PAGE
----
“The only real commodity is patience,” the ever-mysterious Mach-Hommy utters towards the end of Pray for Haiti’s opening track, “The 26th Letter”. At the very least this has proven true for our masked protagonist: he may have long since gained a diehard fanbase via his consistent stream of smoky, often philosophical luxury raps (literally: just check the prices for some of them on Bandcamp), but this? This feels like his proper arrival.
He’s not alone. A fair portion of the meteoric hype (among heads, at least) surrounding Pray for Haiti comes from the project’s release via none other than Griselda Records. It’s a somewhat surprising turn. To be sure, Griselda and Hommy’s Dump Gawds collective have long enjoyed a sense of camaraderie, but it’s been since 2017’s HBO (Haitian Body Odor) that Hommy released anything via the imprint, making this complete something of a full circle.
The two factions may be linking back up now that Griselda all but runs their chosen corner of hip hop, but it’s no arbitrary connection. Westside Gunn himself executive produced and ‘curated’ the release, and his fingerprints show. Beyond talking A-grade shit on the album’s opener, rapping on three other tracks, and lacing the project with sporadic ad-libs (“BOOM BOOM BOOM”, anyone?), the laser-focused nature of the project reflects his seemingly innate ability to craft an airtight product.
More obviously, despite being dedicated to Hommy’s homeland, Pray for Haiti provides an immediate connection to Gunn’s own stellar Pray for Paris, leading one to wonder if this is the start of a proper series. Unlike Paris, however, it’s slim on features, sticking to Gunn himself, the always memorable Keisha Plum, and Hommy’s right hand man, Tha God Fahim. When you have a presence like Mach’s, you don’t really need the support, but it’s tempting to imagine what he could do alongside the likes of a Freddie Gibbs or Boldy James (not to mention Slick Rick, phew), had Gunn sought out some of his own collaborators.
Sonically, the album isn’t a departure from the sound that’s often worked so well for both collectives, with the majority of the beats helmed by longtime Dump allies Camouflage Monk and Conductor Williams, with assists from other familiar faces. Nonetheless, the beats Gunn selected (ahem, curated) stand among the best Hommy has graced to date, slotting right alongside the rapper’s efforts with the legendary DJ Muggs. It’s a clear level up for both the producers involved and the MC they provided them for. The twinkling piano loop of “No Blood No Sweat” is, it must be said, truly pretty, and Hommy consumes it entirely in his apparent thirst. It’s far from the only stunning moment to be found. DJ Green Lantern, presumably responding to pal Gunn’s bat signal, provides “Au Revoir” with mournful, patient guitar and even fleeting woodwinds, perfectly suiting Hommy’s mocking singing and insightful, fatigued verse.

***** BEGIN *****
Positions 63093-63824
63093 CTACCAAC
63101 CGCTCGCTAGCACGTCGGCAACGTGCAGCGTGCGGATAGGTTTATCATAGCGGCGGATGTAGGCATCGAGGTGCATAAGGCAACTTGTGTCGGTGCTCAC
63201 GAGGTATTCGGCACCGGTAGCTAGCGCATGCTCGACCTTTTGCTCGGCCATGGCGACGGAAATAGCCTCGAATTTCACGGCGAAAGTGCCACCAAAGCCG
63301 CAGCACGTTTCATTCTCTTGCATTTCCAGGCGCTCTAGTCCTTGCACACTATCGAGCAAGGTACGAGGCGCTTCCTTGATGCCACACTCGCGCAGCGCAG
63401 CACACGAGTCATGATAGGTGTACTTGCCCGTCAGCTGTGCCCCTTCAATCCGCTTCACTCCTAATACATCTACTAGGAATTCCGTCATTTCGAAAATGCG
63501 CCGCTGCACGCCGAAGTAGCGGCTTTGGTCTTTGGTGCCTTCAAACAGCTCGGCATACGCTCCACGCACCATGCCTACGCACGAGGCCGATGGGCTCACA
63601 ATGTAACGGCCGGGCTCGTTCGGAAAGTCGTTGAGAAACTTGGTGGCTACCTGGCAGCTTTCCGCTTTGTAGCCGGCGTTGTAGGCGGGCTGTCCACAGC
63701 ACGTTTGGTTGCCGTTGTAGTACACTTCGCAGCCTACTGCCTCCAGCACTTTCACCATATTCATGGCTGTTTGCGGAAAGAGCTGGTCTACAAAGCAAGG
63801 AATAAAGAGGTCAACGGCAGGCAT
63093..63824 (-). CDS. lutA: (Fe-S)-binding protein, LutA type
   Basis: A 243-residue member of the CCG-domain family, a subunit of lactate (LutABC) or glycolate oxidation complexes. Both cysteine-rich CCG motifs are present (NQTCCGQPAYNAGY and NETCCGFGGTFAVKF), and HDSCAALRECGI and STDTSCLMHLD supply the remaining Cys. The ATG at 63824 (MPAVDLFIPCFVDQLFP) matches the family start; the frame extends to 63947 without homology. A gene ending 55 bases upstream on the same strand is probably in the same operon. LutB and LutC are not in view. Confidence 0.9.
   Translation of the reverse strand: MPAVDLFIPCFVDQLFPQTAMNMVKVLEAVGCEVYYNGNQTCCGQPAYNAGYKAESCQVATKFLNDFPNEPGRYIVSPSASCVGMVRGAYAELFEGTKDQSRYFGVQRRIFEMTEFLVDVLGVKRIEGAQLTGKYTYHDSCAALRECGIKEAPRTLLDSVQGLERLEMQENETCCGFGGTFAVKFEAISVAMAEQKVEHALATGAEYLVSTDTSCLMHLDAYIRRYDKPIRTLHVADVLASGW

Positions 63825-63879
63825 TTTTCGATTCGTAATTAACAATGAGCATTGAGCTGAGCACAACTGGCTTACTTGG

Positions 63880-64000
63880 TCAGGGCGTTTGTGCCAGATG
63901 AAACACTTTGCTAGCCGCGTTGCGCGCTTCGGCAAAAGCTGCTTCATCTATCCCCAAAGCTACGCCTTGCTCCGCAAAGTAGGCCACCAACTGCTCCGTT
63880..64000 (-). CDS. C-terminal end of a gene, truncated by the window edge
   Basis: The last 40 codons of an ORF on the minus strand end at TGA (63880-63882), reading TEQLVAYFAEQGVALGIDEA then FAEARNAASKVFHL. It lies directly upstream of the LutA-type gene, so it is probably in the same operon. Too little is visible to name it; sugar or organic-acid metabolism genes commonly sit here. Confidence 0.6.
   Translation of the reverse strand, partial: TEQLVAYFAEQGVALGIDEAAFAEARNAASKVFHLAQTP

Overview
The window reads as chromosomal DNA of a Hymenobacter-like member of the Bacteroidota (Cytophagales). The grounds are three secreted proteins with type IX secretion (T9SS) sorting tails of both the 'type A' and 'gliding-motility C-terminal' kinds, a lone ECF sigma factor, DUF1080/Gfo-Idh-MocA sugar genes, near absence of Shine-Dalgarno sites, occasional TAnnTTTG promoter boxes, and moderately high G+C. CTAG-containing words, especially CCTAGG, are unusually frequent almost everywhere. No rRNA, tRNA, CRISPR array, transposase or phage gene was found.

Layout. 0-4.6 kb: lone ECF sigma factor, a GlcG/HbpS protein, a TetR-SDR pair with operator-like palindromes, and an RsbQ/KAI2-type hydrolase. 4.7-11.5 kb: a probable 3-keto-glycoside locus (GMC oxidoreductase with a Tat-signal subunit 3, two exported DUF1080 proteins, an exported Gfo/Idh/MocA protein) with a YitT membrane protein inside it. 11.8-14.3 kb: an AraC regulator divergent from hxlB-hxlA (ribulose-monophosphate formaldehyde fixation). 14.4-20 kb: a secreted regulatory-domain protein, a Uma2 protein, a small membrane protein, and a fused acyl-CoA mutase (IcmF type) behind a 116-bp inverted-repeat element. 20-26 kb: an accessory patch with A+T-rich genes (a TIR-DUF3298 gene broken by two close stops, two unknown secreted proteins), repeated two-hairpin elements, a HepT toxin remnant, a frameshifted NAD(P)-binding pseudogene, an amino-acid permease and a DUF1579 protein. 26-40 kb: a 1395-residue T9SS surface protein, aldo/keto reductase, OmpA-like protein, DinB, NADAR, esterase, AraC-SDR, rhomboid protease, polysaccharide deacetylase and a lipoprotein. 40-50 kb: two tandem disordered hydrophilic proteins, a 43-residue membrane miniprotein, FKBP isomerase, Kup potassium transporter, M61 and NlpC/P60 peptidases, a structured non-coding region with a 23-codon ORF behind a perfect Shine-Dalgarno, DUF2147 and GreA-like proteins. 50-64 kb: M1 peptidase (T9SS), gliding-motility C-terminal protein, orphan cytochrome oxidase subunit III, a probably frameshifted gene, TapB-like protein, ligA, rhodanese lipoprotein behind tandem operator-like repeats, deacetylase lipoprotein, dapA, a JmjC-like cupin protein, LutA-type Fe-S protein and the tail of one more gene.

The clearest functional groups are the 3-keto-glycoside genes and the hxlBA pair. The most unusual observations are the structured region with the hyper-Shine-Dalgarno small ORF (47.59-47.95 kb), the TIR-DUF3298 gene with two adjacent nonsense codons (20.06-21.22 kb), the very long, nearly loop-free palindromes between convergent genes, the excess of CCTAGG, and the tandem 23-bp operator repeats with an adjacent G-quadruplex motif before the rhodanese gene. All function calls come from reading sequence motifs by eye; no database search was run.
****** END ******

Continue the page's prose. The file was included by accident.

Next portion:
This being said, for all Hommy and Gunn’s finesse on display, Pray for Haiti does slightly suffer from one thing: the lack of a clear target. Where Pray for Paris was coated in sheer, delightful decadence, our leading man here is less interested in such things. Hommy is simply supremely confident in his ability, wants his flowers, and determined to display pride in his heritage. Especially given its title, greater emphasis on this latter quality would have been both meaningful and greatly beneficial. However, beyond rotating through these topics (and a smattering of sampled dialogues about the impoverished nation), Haiti lacks a clear narrative. Still, this hardly harms the project. It simply constrains it to being particularly strong rather than transcendent. Especially in a particularly slow year for hip hop, we can hardly ask for more.